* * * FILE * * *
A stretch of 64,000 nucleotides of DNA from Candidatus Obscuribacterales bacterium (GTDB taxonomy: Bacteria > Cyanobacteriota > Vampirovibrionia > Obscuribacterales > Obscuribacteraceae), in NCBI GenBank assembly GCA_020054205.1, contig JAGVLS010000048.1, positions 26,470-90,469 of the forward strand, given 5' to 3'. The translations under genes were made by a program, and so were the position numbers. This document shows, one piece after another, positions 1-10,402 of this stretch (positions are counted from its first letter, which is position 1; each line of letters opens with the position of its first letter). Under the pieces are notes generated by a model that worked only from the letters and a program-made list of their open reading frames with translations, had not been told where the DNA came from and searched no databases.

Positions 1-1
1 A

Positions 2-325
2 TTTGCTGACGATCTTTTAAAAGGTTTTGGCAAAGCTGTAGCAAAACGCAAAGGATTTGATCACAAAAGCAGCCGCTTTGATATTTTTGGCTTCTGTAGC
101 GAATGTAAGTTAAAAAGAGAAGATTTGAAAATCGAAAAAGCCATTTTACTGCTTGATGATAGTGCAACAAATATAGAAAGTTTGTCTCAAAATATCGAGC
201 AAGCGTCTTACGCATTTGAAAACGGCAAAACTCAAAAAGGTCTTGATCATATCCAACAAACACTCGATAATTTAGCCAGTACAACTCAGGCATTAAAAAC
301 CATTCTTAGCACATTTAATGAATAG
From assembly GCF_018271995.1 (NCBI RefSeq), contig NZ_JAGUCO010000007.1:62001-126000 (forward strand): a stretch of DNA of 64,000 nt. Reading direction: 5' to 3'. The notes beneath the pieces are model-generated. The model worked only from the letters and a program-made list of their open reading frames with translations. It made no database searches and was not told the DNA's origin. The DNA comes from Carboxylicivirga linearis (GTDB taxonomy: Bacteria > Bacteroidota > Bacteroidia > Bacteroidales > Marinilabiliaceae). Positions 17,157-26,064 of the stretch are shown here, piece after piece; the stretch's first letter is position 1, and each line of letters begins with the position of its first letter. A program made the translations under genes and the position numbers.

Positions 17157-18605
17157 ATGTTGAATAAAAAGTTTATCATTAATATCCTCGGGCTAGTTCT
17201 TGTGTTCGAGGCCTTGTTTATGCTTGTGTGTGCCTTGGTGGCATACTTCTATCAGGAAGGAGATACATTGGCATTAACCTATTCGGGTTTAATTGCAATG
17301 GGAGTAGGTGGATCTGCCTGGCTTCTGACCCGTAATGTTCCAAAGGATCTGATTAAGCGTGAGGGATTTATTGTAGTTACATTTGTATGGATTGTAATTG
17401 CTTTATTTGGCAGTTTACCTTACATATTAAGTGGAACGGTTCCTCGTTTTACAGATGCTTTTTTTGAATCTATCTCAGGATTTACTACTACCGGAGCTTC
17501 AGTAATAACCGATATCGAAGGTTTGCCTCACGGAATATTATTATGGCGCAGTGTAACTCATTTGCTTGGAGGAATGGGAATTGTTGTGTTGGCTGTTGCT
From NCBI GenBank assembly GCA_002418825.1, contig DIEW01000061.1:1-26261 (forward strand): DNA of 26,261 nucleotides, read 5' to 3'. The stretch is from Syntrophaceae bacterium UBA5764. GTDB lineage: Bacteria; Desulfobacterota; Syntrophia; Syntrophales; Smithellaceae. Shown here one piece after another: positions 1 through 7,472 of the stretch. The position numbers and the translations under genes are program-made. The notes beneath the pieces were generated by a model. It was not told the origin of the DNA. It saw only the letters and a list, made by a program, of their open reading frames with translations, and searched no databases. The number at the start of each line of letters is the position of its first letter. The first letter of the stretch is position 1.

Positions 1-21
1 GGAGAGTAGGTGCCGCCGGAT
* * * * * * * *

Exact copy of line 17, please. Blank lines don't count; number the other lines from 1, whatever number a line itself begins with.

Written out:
Positions 1-21